If this court can, in a case of original jurisdiction, where both parties appear, and the plaintiff rests his case on these facts, proceed to ascertain them; there must be an end of this cause, when they are ascertained, if the issue between them is upon original right by the charter boundaries. We think, it does not require reason or precedent, to show that we may ascertain facts, with or without a jury, at our discretion, as the circuit courts, and all others do, in the ordinary course of equity; our power to examine the evidence in the cause, and thereby ascertain a fact, can not depend on its effects, however important in their consequences. Whether the sovereignty of the United States, of a state, or the property of an individual, depends on the locality of a tree, a stone, or water-course; whether the right depends on a charter, treaty, cession, compact, or a common deed; the right is to territory, great or small in extent, and power over it, either of government or private property; the title of a state is sovereignty, full and absolute dominion (2 Pet. 300–1); the title of an individual, such as the state makes it by its grant and law.

No court acts differently in deciding on boundary between states, than on lines between separate tracts of land; if there is uncertainty where the line is, if there is a confusion of boundaries by the nature of interlocking grants, the obliteration of marks, the intermixing of possession under different proprietors, the effects of accident, fraud, or time, or other kindred causes, it is a case appropriate to equity. An issue at law is directed, a commission of boundary awarded; or, if the courts are satisfied, without either, they decree what and where the boundary of a farm, a manor, province, or a state, is and shall be. When no other matter affects a

boundary, a decree settles it as having been by original right, at the place decreed; in the same manner, as has been stated, where it is settled by treaty or compact; all dependent rights are settled, when boundary is. 1 Ves. sen. 448–50. If, heretofore, there was an issue in this case, on the locality of the point three miles south of the southernmost point of Charles river, we should be competent to decide it; and decree where the boundary between the states was, in 1629 and 1663, at the dates of their respective charter[s].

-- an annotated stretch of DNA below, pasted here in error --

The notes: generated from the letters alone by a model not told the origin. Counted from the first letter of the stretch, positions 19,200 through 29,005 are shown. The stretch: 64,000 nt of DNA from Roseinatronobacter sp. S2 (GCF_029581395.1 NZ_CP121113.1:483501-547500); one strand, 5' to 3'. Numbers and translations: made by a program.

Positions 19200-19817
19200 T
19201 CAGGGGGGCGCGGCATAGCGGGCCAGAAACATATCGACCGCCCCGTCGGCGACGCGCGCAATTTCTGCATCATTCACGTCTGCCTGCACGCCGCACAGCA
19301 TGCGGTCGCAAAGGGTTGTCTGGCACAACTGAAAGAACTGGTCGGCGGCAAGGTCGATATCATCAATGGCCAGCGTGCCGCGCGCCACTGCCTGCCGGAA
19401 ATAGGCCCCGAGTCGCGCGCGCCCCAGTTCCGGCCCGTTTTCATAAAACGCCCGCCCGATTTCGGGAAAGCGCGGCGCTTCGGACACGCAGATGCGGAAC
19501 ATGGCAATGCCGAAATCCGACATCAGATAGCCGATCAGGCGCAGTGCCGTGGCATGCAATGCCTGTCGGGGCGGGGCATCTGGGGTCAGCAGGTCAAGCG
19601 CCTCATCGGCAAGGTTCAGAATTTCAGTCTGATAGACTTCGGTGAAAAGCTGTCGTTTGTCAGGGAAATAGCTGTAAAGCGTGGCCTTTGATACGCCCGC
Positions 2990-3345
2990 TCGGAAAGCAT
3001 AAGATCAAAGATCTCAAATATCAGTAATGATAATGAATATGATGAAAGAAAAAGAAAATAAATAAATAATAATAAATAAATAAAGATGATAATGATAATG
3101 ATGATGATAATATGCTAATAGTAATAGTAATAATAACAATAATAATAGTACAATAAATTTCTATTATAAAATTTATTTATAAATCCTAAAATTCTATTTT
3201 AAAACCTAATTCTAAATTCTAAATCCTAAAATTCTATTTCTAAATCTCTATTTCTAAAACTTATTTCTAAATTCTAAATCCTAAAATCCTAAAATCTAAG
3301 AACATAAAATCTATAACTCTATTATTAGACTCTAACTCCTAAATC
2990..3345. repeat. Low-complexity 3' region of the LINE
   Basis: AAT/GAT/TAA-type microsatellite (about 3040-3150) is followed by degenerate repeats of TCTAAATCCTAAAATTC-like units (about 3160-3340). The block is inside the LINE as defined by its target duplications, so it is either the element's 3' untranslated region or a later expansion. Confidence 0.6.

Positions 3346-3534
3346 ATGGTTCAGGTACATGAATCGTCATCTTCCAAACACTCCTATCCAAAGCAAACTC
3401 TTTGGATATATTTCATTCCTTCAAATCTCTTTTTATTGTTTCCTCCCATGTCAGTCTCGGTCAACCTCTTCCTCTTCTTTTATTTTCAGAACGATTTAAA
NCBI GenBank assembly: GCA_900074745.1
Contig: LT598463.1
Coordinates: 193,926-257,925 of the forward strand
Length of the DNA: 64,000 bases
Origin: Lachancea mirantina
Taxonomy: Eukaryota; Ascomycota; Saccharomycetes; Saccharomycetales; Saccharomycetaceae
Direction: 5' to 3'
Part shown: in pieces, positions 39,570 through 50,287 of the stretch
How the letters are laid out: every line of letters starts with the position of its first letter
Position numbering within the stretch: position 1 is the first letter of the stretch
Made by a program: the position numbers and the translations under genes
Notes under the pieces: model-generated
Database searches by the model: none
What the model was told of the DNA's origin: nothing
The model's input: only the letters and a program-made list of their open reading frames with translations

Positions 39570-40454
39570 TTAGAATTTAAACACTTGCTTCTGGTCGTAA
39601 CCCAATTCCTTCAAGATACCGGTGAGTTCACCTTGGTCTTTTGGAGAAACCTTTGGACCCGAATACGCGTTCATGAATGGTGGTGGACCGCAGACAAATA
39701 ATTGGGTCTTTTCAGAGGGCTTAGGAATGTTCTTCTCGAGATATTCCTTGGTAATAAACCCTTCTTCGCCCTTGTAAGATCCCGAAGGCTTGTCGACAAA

On these principles, it becomes unnecessary to decide on the remaining prayers of the bill; if we grant the first, and settle boundary, the others follow; and if the plaintiff obtains relief as to that, he wants no other. The established forms of such decrees extend to everything in manner or way necessary to the final establishment of the boundary, as the true line of right and power between the parties.

The second case is one with which the lawyer interested in controversies between States is familiar, and one with which the Supreme Court itself doubtless wishes it were less familiar, for, in one or other of its phases, the case has been before that august tribunal no less than nine times, including the present suit, and the end is not yet. Mr. Chief Justice White delivered the brief opinion of the court on its eighth appearance, and, in delivering the unanimous opinion of his brethren on the present occasion, he thus summarizes the original cause of action, the proceedings had, and the present status of the controversy:

A rule allowed at the instance of Virginia against West Virginia to show cause why in default of payment of the judgment of this court in favor of the former State against the latter, an order should not be entered directing the levy of a tax by the legislature of West Virginia to pay such judgment, and a motion by West Virginia to dismiss the rule is the matter before us.

In the suit in which the judgment was rendered Virginia, invoking the original jurisdiction of this court, sought the enforcement of a contract by which it was averred West Virginia was bound. The judgment which resulted was for $12,393,929.50 with interest and it was based upon three propositions specifically found to be established: First, that when territory was carved out of the dominion of the State of Virginia for the purpose of constituting the area of the State of West Virginia, the new State, coincident with its existence, became bound for and assumed to pay its just proportion of the previous public debt of Virginia. Second, that this obligation of West Virginia was the subject of a contract between the two States made with the consent of Congress and was incorporated into the Constitution by which West Virginia was admitted by Congress into the Union and therefore became a condition of such admission and a part of the very governmental fiber of that State. Third, that the sum of the judgment rendered constituted the equitable proportion of this debt due by West Virginia in accordance with the obligations of the contract.

The suit was commenced in 1906 and the judgment rendered in 1915. The various opinions expressed during the progress of the cause will be found in the re